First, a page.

Coercive control resulting in severe traumatic stress

Published on 5 February 2023 at 14:25


Coercive control (now a crime in the UK) is a form of psychological abuse often engaged in by those of a psychopathic and severely narcissistic nature (Mollon, 2020). Typically, the perpetrator begins by ‘love-bombing’ the target victim, with extravagant romantic gestures and implied promises of devotion and adoration. Once the victim has been hooked, the perpetrator engages in a slow campaign, sometimes initially very subtle, of undermining her self-esteem and confidence. This may occur through periodic and unexplained withdrawals of affection, or mildly critical comments, or expressions of disappointment. Since the victim has become addicted to the prior intense expressions of love (which create real neurobiological effects indistinguishable from those of addictive drugs), she is likely to try harder to please and to reinstate the now craved-for affection. As her self-esteem and self-image begin to deteriorate, along with increased feelings of shame and inadequacy, the perpetrator’s sadistic scorn and denigration intensify. This malignant pattern will include strong moves by the perpetrator to cut the victim off from sources of support, such as friends and family. He will tell the victim that these people are not good for her. His increasing control of the victim’s mind is presented as motivated by love and care – it is ‘for her own good’. Eventually, the victim succumbs to a chronic state of depression and anxiety, functioning at a much lower level than previously. At this stage, the perpetrator’s contemptuous denigration will become ever more overt, sometimes now including physical as well as psychological violence. The victim’s daily life, and access to money will be controlled. He will tell her, and she may believe, that she cannot manage without him. Eventually a person who once had good self-esteem and success in life may come to see herself as truly inadequate and worthless. The parasitic greed of the narcissist has consumed her very essence.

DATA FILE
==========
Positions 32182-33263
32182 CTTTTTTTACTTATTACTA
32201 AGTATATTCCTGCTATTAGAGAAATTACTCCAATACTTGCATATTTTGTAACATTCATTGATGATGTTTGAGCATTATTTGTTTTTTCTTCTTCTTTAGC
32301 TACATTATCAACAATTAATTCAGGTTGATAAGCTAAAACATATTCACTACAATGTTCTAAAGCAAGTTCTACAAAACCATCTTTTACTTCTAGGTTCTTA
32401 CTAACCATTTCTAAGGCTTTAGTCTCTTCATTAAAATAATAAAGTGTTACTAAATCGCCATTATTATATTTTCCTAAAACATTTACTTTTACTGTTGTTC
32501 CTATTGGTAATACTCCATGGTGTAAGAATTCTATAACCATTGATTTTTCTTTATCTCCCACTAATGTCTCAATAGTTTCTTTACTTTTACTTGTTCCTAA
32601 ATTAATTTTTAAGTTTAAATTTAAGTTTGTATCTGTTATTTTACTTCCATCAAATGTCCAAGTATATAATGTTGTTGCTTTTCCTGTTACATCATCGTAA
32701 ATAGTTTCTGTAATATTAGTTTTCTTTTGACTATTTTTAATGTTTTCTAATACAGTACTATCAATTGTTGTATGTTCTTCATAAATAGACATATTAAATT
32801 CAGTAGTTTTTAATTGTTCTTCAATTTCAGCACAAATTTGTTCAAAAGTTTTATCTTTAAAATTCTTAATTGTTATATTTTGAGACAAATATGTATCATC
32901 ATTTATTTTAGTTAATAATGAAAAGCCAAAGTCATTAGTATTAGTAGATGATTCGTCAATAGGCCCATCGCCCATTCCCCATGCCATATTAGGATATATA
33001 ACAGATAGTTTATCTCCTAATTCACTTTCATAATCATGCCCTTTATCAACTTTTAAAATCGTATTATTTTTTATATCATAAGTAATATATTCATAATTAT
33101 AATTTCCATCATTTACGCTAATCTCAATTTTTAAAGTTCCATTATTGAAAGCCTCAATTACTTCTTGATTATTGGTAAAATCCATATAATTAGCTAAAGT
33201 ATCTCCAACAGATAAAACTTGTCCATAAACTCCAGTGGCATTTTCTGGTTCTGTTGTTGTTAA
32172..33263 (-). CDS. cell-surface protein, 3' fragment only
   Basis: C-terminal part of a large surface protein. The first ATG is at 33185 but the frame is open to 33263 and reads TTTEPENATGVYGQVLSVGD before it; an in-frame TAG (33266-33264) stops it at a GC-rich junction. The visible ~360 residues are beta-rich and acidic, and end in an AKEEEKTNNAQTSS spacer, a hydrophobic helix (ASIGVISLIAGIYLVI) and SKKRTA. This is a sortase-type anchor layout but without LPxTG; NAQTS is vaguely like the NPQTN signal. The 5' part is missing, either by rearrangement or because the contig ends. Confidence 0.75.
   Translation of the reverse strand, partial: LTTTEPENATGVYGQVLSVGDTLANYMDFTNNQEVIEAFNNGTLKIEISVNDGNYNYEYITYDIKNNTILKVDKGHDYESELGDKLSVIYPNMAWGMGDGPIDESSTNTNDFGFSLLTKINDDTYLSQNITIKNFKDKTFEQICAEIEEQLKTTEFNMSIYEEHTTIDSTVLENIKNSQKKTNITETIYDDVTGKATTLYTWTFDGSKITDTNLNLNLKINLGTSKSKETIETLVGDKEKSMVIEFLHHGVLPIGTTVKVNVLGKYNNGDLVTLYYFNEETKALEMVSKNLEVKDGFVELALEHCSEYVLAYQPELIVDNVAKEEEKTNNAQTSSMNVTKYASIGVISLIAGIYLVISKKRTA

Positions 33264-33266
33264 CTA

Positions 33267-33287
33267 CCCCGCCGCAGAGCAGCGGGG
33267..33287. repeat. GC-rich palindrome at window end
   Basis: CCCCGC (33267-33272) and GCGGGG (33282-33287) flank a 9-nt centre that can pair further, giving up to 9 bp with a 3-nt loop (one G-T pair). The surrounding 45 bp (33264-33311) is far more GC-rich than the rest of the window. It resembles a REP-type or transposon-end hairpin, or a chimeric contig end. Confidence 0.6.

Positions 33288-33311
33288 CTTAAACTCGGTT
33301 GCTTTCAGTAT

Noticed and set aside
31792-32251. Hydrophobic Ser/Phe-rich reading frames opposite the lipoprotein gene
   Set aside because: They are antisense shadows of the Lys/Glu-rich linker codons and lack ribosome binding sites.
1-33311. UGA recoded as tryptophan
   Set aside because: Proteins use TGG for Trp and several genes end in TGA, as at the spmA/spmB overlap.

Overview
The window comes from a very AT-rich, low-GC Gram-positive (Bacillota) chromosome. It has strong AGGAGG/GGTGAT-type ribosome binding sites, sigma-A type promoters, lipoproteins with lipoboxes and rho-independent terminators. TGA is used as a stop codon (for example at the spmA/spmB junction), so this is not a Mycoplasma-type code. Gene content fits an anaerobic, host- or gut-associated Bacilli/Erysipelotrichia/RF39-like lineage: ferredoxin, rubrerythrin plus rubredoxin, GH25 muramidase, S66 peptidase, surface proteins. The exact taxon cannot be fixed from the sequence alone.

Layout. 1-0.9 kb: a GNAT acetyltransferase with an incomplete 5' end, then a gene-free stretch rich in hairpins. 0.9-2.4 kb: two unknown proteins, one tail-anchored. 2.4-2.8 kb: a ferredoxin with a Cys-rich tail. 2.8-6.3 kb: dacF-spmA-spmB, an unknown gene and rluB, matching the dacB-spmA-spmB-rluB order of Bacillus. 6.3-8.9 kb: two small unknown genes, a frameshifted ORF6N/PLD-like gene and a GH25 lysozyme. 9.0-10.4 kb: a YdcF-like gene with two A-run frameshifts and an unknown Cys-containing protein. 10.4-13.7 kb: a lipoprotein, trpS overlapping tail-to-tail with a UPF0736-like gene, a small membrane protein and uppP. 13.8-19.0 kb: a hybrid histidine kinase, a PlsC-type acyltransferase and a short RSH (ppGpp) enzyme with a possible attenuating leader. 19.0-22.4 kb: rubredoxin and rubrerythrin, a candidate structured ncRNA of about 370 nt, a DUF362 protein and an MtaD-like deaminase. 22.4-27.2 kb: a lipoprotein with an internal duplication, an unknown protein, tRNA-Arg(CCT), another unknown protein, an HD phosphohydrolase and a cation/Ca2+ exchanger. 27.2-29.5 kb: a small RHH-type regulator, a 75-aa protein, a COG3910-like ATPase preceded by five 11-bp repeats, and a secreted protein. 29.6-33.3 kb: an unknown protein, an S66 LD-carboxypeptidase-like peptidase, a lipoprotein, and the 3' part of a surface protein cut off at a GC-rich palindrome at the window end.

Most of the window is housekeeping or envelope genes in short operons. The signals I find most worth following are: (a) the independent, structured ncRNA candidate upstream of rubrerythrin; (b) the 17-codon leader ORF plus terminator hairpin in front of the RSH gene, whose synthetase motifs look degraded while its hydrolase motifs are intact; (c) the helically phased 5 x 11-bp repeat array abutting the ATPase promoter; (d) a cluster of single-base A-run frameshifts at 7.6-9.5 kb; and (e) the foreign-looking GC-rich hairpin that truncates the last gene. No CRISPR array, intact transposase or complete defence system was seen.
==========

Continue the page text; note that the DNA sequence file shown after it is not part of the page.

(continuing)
Although this malign pattern plays out commonly with a male perpetrator and female victim, it can occur within all gender pairings. In the case of a male victim of a female perpetrator, it may be even more hidden since it violates social norms of masculinity more starkly, creating even more shame which impedes seeking help – a vulnerability that is further exploited and mocked by the perpetrator.

The real, but unconscious, purpose of the perpetrator is to use the victim as a kind of psychological toilet, a receptacle for his (or her) own toxic emotional waste. These unwanted contents may include unbearable feelings of shame, inadequacy, and rejection. They are forced into the victim through a combination of an unconscious phantasy of projection and interpersonal manoeuvres of coercion – so that the victim actually comes to feel what is projected. The perpetrator will have developed this as a long-standing characterological pattern in support of his grandiose self.

These abusive relationships of coercive control are immensely damaging and often not well understood if the victim does manage to seek help. It can seem difficult to understand how the victim allowed the process to happen – but the truth is that it happens small steps at a time. There may have been few indications of the true nature of the perpetrator initially. If the perpetrator is interviewed, he or she may appear very kind and caring. Profound deception is involved.

Appropriate psychotherapeutic steps include helping the victim to understand the process, the psychological tactics and strategies of the perpetrator, and how these have affected her. In addition, it is necessary to deal with the key traumatic damage to the victim’s mind. Energy psychology modalities can be excellent for this purpose – addressing significant moments of emotional injury and the beliefs and self-image that has arisen from these. This helps to free the person from the quasi-hypnotic programming she will have been subject to. Another important step is to expel the feelings of toxic shame and inadequacy that have been projected into her by the perpetrator. Finally, it is usually necessary also to sever the energetic cords that may still tie the person to the perpetrator – these may still be active and function as a continuing means of control and energetic vampirism. For all these therapeutic tasks, I find a combination of psychotherapy, acupoint tapping, and Blue Diamond Healing can be helpful.

Phil Mollon PhD

Past President of ACEP

Psychoanalyst and Energy Psychotherapist


Mollon, P. (2020). Pathologies of the Self. Exploring Narcissistic and Borderline States of Mind. London. Confer.